Fortnite has turned out to be a superb virtual merchandiser. Matthew Adams, playing Fortnite at the BYOC area of DreamHack, is one of its customers. MATTHEW ADAMS, Gamer: You can earn dances and buy them. Like, here’s a break-dance. PAUL SOLMAN: A break-dance. MATTHEW ADAMS: Like in old times, like disco. PAUL SOLMAN: And you could either earn those dances for your character or you can buy them? MATTHEW ADAMS: Yes, or you can buy them in the shop. PAUL SOLMAN: And how much is a dance cost roughly? MATTHEW ADAMS: Like two dollars. PAUL SOLMAN: Two bucks a dance. MATTHEW ADAMS: Yes. PAUL SOLMAN: Skins, the outfits players don, are $10 to $20 apiece. As a result, Fortnite grossed $296 million on cosmetic items and weapons upgrades in the month of April alone. How many hours a day do you play this? MATTHEW ADAMS: Maybe like five. I play a lot.
ZAC ADAMS, Father: I think that it will be as popular as baseball, basketball, and those sports. It’s just a matter of time. PAUL SOLMAN: Matthew’s dad Zac Adams is a pro athlete himself, a long-drive golfer who has hit a ball 450 yards onto a fairway. He’s taken up Fortnite to spend time with his kids. But, now, wait a second. Maybe Fortnite is the next big e-sport. But doesn’t the violence concern the father? A 2015 review by the American Psychological Association linked video games to increased aggression, though it found no link to violent crimes. ZAC ADAM: I think that the parents that do allow them to play should be responsible to bring that to the top of the list. PAUL SOLMAN: Matt’s dad said he wasn’t worried about a Fortnite addiction. But that was before the World Health Organization pronounced this week that such addictions can be a gaming disorder in extreme cases.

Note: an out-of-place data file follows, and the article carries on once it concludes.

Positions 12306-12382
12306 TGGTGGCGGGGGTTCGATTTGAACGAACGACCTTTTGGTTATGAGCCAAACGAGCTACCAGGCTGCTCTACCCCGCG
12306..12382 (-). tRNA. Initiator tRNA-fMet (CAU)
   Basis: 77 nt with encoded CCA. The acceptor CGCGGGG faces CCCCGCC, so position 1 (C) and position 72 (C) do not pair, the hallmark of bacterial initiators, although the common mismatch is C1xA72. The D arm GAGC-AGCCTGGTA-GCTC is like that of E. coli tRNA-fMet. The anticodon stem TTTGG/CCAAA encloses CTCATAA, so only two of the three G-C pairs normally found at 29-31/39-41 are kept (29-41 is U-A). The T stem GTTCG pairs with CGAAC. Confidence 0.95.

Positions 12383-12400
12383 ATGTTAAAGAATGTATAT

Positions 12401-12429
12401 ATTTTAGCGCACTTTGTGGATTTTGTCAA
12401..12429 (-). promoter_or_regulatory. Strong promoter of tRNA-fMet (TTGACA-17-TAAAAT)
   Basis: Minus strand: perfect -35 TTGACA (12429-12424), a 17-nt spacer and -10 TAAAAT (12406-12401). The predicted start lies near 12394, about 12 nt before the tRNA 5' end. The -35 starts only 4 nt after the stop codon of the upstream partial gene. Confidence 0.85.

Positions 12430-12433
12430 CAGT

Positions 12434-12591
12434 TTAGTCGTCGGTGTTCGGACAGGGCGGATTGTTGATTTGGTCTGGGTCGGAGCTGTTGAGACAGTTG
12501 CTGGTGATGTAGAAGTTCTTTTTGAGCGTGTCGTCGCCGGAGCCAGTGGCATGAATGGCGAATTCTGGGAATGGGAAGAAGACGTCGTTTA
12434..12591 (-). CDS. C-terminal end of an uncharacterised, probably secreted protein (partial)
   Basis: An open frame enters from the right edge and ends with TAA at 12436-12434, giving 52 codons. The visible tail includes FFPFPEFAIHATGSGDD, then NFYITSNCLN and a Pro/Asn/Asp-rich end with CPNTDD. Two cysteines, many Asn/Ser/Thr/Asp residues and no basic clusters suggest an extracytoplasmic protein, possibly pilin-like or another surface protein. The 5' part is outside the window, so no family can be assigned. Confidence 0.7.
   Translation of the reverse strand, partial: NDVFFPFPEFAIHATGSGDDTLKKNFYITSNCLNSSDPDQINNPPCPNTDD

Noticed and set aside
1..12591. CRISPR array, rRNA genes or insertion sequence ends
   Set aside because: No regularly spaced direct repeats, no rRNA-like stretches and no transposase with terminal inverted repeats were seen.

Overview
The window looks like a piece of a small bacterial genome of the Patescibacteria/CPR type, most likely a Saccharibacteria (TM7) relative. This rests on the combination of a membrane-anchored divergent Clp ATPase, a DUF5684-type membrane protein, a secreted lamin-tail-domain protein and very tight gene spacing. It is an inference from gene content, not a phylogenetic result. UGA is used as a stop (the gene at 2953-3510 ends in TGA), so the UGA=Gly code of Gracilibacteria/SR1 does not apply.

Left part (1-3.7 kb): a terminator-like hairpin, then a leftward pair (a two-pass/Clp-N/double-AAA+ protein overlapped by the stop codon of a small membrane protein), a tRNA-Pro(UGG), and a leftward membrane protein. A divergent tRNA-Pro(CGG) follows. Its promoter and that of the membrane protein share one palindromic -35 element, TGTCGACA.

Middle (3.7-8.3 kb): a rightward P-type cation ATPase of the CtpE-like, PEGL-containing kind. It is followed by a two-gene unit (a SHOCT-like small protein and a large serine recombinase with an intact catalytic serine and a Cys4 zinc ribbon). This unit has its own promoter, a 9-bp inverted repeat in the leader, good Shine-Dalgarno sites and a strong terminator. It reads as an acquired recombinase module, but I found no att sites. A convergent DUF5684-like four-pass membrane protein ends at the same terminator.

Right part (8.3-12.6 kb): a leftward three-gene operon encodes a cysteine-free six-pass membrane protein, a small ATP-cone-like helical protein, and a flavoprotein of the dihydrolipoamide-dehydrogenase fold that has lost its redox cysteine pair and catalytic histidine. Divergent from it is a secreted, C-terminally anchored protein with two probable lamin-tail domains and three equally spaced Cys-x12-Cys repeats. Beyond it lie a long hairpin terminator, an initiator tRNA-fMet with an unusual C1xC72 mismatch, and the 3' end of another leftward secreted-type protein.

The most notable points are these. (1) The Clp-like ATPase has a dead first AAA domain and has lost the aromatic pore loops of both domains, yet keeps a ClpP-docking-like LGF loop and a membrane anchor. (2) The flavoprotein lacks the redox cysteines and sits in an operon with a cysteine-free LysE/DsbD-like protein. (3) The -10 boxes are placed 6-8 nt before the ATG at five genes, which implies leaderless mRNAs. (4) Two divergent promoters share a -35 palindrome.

Do you worry at all about the addiction factor? I asked him if he was addicted to the game. And he said yes. ZAC ADAM: Right. Yes. Yes. Yes. I mean, it’s tough to like put my finger on that, you know, because if you balance your life with exercise, proper diet, and you’re — and you’re doing things to keep yourself mentally healthy, you can have a hobby that maybe isn’t necessarily an addiction, but it’s what you do, you know, and it’s what drives your life. PAUL SOLMAN: I had one last question for Zac’s son. Do you have any dreams of becoming a professional gamer? MATTHEW ADAMS: Yes. PAUL SOLMAN: You do? MATTHEW ADAMS: Yes. PAUL SOLMAN: Do you think you have a shot? MATTHEW ADAMS: Maybe. PAUL SOLMAN: For the “PBS NewsHour” in Austin, Texas, this is Paul Solman, sticking to my TV economics career, at least for now.